Does The Conclusion Of Your Book Bring It To An END?


by Hazel Buys
First, a tip: I flew by an article by Jane Friedman that neatly categorizes publishing into 5 types. Take a look:
On another note… the other night, I was reading, as a precursor to getting drowsy and dropping off into dreamland (hopefully), I realized I was actually getting irritated because the book I was reading wouldn’t end. Did you feel that way at the end of the movie, LORD OF THE RINGS, FELLOWSHIP OF THE RING? A review of the movie I read lamented that it wouldn’t end!
I love the LOTR series and didn’t mind the stop-start rhythm of the last 15 minutes or so of the movie. But I definitely mind the stuttering end (?) of the book I am stillreading. (The names have been omitted to protect the guilty.) The mystery had been solved, the guilty sent to prison, the various odds and ends tied up and I was hoping for a satisfactory wrap-up sentence before shutting down my Kindle and going to sleep. But every time I clicked the page-forward button at the end of the chapter, instead of a teaser for the next novel (I love that some authors are doing that) or an epilogue, anotherchapter appeared!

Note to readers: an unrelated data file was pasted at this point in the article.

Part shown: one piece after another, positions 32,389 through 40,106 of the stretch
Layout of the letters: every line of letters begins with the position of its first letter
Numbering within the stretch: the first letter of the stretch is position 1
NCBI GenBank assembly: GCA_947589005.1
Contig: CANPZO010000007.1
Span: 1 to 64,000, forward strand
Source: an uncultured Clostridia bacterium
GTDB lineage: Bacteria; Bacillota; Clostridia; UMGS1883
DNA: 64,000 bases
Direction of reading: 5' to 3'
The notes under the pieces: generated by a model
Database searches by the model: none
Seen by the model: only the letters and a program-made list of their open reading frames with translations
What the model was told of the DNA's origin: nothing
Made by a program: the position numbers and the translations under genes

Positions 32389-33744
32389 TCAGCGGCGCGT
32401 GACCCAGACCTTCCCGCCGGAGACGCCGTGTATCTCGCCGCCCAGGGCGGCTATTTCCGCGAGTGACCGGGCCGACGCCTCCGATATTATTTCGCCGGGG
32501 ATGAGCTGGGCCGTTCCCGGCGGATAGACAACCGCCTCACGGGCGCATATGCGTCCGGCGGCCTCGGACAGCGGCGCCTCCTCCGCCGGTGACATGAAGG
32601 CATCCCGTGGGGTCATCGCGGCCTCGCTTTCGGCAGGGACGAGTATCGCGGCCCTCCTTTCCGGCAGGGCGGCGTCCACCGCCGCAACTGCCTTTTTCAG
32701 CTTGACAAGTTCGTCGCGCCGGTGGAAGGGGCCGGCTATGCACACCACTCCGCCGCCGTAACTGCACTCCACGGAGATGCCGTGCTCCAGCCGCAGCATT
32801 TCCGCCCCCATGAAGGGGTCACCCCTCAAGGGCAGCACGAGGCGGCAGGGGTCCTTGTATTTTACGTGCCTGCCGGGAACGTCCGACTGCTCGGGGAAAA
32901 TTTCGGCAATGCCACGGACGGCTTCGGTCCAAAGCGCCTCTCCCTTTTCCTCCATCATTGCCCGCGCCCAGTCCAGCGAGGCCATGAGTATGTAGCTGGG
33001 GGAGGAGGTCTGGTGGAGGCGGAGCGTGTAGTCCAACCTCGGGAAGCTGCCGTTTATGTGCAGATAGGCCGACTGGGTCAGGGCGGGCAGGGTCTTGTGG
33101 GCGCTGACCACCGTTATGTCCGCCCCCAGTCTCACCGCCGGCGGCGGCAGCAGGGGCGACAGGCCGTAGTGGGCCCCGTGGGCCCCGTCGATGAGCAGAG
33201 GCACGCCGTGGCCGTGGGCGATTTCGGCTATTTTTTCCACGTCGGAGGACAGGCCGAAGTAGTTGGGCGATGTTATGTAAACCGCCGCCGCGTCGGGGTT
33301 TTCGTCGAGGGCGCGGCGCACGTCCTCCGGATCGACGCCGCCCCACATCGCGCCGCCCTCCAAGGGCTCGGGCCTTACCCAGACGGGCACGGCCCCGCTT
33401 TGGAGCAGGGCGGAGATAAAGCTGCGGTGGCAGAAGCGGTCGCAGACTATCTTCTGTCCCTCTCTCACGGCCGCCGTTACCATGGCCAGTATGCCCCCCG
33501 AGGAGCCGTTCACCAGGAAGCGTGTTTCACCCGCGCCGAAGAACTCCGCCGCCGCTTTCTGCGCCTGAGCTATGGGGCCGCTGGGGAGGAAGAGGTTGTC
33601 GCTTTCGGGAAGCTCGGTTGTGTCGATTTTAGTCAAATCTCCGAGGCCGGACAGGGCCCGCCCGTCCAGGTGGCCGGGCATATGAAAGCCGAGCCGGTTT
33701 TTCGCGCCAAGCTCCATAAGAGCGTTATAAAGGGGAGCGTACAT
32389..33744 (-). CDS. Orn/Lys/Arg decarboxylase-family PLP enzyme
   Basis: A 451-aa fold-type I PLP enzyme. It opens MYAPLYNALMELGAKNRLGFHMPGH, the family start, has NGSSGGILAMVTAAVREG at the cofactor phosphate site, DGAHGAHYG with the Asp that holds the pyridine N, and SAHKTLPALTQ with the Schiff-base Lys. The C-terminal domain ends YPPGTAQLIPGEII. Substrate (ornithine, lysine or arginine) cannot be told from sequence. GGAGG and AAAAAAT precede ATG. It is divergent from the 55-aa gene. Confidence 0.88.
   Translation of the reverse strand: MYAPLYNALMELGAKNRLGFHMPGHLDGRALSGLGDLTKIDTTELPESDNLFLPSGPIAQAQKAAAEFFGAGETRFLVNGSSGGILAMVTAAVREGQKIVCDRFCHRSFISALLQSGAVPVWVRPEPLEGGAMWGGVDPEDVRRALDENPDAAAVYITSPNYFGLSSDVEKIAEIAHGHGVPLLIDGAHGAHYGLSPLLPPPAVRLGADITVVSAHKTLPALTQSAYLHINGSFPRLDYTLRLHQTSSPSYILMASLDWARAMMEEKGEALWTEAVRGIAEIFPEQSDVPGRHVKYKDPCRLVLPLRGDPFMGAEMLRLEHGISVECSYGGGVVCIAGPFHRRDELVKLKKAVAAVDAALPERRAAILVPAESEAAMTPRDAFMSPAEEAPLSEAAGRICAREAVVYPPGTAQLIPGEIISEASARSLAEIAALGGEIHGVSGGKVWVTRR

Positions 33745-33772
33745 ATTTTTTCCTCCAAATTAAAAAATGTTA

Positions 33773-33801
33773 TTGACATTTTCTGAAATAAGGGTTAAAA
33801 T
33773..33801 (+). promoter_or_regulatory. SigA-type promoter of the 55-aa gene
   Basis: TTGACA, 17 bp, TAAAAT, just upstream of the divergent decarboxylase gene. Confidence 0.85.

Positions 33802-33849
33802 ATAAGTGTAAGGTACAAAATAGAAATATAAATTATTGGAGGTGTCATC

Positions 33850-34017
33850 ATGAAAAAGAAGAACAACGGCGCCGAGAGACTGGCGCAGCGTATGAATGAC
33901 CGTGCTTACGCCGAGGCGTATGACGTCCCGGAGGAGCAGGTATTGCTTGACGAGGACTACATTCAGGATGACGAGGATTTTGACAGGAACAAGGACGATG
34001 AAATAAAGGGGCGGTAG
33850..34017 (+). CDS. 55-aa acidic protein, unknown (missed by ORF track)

Which prompted me to write a note to self: when you’ve tied up your plot and subplots with a neat little bow, the next two words should be “The END.” If there is more exposition, sprinkle it throughout the narrative, put it in an epilogue or leave it out (perhaps the best solution). Don’t leave your reader wishing it were over already. There is no better way to guarantee they won’t pick up your next book.
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